Though its concept is a bit different from the more traditional, informal izakaya you might find in Japan, Apothecary does bring the social aspect of these Tokyo bars with its two softly divided spaces – a sophisticated dining area serving ‘drinking food’, spilling into a smart bar with live DJ sessions over the weekend. The spacious restaurant is contemporary and bright, with Shoreditch-worthy exposed brick, sleek crescent-shaped booths and wooden partitions, and a clear view of the kitchen assembling its Japanese-inspired small plates: buns, sushi, tempura, yakitori-style skewers and sashimi arrive promptly at the table as they’re ready. Highlights on the menu are yellowtail tiradito, combining the fresh fish with zingy yuzu-soy and jalapeños; prawn dragon sushi rolls with crisp tempura in the centre; and the vegan grilled cauliflower with a perfectly paired black sesame sauce. It’s worth trying a side of furikake rice, too, with its umami depth from the nori. Pair these with one of the impressive drinks offerings: plum wine from Japan’s Yamagata Prefecture, or a punchy cocktail, like the sweet pea spritz (tequila shaken with sweet pea syrup and absinthe) or sesame old fashioned. apothecaryeast.co.uk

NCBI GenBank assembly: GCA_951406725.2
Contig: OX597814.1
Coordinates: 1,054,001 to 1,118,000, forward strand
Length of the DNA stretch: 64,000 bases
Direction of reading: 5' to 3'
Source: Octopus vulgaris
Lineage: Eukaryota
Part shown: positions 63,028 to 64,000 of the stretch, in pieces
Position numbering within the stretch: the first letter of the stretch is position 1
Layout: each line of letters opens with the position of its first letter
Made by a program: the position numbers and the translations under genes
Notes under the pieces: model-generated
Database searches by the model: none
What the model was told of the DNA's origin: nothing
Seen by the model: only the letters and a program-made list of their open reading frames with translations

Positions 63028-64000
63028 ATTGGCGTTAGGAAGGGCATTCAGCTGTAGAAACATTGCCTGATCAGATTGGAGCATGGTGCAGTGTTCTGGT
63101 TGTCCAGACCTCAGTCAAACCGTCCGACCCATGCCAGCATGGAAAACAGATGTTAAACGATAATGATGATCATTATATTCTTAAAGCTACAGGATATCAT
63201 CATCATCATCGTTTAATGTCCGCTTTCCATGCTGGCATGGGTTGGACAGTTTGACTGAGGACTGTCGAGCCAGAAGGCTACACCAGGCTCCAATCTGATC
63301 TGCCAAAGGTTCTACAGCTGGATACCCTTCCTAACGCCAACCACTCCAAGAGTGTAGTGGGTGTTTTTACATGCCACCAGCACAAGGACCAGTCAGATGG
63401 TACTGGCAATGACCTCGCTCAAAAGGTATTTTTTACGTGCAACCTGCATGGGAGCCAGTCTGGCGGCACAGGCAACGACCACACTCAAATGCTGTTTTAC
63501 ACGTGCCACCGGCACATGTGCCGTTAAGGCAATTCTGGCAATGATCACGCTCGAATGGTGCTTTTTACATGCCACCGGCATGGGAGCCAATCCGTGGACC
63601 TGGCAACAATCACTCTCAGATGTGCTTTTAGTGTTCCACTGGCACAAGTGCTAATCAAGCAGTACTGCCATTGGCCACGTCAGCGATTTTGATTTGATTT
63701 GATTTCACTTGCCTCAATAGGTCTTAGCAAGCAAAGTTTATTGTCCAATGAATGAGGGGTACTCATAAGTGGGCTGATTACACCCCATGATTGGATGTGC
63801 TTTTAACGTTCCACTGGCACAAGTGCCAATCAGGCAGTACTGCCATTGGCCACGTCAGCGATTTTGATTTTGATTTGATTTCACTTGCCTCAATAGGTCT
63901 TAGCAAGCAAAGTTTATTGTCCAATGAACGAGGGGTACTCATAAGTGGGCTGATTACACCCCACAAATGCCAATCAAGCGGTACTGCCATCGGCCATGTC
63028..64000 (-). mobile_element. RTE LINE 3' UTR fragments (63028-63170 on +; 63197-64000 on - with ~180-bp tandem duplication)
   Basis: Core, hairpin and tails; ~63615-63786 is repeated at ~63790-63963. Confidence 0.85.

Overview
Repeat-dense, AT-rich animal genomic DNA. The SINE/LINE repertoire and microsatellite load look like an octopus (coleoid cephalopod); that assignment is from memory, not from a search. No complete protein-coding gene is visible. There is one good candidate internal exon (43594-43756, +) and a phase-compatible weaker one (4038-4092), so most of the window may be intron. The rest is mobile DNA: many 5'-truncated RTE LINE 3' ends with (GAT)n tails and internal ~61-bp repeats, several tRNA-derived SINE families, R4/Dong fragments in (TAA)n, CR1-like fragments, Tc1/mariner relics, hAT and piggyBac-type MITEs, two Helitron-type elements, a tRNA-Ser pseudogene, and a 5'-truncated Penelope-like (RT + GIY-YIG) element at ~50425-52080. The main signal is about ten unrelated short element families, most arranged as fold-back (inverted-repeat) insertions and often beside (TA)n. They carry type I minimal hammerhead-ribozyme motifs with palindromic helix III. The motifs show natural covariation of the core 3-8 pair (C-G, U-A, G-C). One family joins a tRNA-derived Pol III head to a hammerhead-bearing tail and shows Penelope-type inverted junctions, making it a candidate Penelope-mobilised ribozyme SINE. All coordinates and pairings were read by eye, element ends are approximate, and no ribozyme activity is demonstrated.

Heritage, West Dulwich
Smart, modern Indian cooking at new rising star Heritage
A new restaurant in leafy West Dulwich, Heritage is a welcome addition to the neighbourhood from Dayashankar Sharma, previously head chef at Michelin-starred Tamarind. Inside, the restaurant is spacious and elegant, with gold accents adding a modern feel, much like the menu, where you’ll find contemporary versions of dishes from all over India. From the small plates, start with the venison badal jaam (if you usually find game too strong, you’ll love this) – grilled aubergine topped with a fiery tomato sauce, cooling yogurt, and spiced venison. If you’ve got room, share the paneer and pineapple kebab – thick slices of paneer pair perfectly with sweet pineapple. Highlights from the mains include murgh makani, tender chicken in a tomato and fenugreek sauce; Kashmiri lamb spiced with saffron; and the most indulgent version of dahl mhakani we’ve tried – outrageously creamy, it’s not to be missed. The floral tones of the pulao rice steeped in rose water cut through the richness of the other dishes, and be sure to order a truffle naan. Subtly flavoured, it has just the right amount of umami, and is a great vehicle for mopping up all those delicious sauces. heritagedulwich.co.uk